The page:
Favourite Attractions in Malaga
With a brilliant setting in the hot and exotic southern Spain, Malaga came to be associated with the much craved for beaches and attractions on Costa del Sol – Spain’s widely popular beach destination. But there is much more about Malaga than its beaches and night clubs: with a longs and intricate history, the city has plenty to offer, both in terms of history and culture. Check out some of our favourite attractions in Malaga and plan your next trip to this amazing Spanish city:
Malaga was the city which inspired the great Spanish painter Pablo Picasso during his first years of life. Today tourists can visit a Picasso Museum in the artist’s hometown: called Museo Picasso Malaga, the institution is administered by the Picasso Foundation and is home to a couple of hundred art pieces created by Picasso.
Like most of the cities in the part of Spain, the Malaga hosts a picturesque mix of architectural styles and historic monuments, from Roman ruins to the impressive Alcazaba, a typical Moorish fortress. Smaller and less famous than the much-praised Alhambra, the Alcazaba of Malaga is still a remarkable piece of architecture: the thick walls and elegant columns and interior courtyards have been perfectly integrated into the geography of the place (a high hill). The lush vegetation around it and the beautiful gardens and fountains are the fortresses greatest attraction.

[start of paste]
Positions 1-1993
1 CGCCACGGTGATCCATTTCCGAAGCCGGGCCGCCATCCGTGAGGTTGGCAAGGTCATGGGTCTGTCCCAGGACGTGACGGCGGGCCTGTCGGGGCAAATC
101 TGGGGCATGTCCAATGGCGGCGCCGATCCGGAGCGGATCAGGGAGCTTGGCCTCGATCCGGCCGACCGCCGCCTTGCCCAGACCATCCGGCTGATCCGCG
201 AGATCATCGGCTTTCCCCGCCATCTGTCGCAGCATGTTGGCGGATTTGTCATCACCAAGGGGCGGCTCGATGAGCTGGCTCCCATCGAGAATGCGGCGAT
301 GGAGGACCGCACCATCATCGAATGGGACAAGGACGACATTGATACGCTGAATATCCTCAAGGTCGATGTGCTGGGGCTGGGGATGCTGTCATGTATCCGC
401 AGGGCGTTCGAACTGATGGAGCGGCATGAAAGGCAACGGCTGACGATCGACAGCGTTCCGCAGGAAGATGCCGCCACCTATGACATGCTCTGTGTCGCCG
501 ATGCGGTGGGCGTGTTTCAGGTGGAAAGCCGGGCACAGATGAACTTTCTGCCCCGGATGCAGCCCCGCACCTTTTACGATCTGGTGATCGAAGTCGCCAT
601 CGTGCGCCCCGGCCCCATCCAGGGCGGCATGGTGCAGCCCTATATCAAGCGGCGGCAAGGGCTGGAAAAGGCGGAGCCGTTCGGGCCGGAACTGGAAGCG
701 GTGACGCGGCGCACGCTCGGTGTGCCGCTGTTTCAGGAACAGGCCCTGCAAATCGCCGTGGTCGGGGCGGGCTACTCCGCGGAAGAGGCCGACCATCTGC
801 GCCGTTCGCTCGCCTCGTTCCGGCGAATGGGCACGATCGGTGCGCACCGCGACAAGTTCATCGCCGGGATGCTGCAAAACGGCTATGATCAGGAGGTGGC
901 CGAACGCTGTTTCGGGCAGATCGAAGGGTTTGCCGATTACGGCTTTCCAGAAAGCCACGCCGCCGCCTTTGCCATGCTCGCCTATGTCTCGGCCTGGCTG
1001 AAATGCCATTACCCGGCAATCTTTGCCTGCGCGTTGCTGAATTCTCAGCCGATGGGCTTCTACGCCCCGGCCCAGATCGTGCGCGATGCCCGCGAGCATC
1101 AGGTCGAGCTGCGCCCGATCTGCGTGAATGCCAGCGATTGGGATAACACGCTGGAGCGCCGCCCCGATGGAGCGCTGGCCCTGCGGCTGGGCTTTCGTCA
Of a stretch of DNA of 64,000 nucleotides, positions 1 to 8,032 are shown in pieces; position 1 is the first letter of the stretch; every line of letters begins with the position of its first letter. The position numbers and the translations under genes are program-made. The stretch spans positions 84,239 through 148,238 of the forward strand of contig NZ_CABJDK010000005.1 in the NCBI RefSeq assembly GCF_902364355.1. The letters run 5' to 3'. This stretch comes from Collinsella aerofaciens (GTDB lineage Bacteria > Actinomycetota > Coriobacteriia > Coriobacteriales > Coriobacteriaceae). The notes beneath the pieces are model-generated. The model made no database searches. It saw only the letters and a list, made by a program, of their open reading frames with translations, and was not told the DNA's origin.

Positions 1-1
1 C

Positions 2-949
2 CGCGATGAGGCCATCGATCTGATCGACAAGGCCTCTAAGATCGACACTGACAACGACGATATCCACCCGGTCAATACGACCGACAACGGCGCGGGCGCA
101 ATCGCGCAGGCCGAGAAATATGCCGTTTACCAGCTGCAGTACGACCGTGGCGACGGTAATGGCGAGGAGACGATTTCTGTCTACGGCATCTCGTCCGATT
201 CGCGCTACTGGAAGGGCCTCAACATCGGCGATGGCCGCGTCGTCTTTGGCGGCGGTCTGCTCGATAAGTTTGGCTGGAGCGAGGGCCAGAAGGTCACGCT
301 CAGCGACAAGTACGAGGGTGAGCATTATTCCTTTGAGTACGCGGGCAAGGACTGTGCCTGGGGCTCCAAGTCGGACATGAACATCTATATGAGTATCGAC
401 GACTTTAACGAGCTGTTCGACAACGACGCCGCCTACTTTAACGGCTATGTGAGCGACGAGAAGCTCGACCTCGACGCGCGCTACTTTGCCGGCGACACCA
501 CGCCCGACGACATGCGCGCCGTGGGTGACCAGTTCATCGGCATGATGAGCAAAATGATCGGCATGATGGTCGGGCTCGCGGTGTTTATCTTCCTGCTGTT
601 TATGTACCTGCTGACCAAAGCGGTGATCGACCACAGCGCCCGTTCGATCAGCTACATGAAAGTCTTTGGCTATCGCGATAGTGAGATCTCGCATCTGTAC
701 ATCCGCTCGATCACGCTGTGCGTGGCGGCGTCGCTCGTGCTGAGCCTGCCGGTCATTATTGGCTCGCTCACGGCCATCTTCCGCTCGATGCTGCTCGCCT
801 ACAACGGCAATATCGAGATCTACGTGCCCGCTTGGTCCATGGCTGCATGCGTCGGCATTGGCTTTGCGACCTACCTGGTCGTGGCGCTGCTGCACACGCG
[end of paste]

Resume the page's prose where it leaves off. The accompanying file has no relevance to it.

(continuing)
One less know attraction in Malaga is Museo Automovilistico, containing a unique collection of cars, motor parts and accessories form early 20th century till today. Those passionate about vintage cars shouldn’t miss this attraction, conveniently situated near the western beaches. If you are less informed about auto-mobiles and their history, the museum’s chronologically ordered exhibits will half you make an idea about the evolution of this amazing invention.
Like any Spanish city with a little bit of history behind it, Malaga has its own monumental cathedral. Situated in Plaza del Obispo, the cathedral and the adjacent museum are open all weekdays for public admission, till approximately 6 pm in the evening. Even though this is one of the most recent cathedrals – it was built sometime between the 16th and 18th centuries – it is still worthy of visiting due to its interesting blend of styles. Initially designed as a Gothic cathedral, La Manquita, as the locals call it, came to incorporate numerous elements of the renaissance architecture as well as numerous asymmetries and decors specific to the baroque.